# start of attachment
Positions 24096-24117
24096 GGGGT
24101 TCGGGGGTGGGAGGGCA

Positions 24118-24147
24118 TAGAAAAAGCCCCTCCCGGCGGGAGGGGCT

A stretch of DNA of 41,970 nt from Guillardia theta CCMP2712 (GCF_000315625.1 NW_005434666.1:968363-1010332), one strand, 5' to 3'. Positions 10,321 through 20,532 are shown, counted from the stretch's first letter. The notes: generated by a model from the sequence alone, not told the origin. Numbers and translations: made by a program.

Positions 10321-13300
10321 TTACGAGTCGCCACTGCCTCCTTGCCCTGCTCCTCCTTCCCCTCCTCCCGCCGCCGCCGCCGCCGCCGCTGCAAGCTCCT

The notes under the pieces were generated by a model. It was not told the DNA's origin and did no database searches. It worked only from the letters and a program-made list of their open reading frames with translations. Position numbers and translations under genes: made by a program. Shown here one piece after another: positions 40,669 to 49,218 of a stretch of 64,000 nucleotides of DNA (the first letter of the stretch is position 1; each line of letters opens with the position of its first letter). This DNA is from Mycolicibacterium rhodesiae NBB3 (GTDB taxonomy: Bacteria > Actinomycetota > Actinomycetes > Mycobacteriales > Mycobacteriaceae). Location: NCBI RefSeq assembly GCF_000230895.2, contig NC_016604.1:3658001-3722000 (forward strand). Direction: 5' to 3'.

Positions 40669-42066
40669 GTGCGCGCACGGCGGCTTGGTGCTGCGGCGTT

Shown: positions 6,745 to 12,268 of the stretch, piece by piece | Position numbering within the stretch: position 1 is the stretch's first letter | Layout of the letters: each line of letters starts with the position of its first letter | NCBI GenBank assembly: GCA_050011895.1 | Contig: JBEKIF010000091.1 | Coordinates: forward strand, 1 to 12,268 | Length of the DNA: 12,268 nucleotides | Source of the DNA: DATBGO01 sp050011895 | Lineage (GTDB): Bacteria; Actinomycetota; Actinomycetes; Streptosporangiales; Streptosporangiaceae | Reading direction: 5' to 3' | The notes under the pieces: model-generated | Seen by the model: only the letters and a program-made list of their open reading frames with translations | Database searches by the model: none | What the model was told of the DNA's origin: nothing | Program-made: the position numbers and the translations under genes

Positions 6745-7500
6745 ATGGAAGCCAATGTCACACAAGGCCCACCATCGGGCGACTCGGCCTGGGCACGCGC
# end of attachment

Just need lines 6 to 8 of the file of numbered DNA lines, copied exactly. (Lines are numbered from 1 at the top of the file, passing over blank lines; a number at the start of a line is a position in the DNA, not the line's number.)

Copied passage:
A stretch of DNA of 41,970 nt from Guillardia theta CCMP2712 (GCF_000315625.1 NW_005434666.1:968363-1010332), one strand, 5' to 3'. Positions 10,321 through 20,532 are shown, counted from the stretch's first letter. The notes: generated by a model from the sequence alone, not told the origin. Numbers and translations: made by a program.

Positions 10321-13300
10321 TTACGAGTCGCCACTGCCTCCTTGCCCTGCTCCTCCTTCCCCTCCTCCCGCCGCCGCCGCCGCCGCCGCTGCAAGCTCCT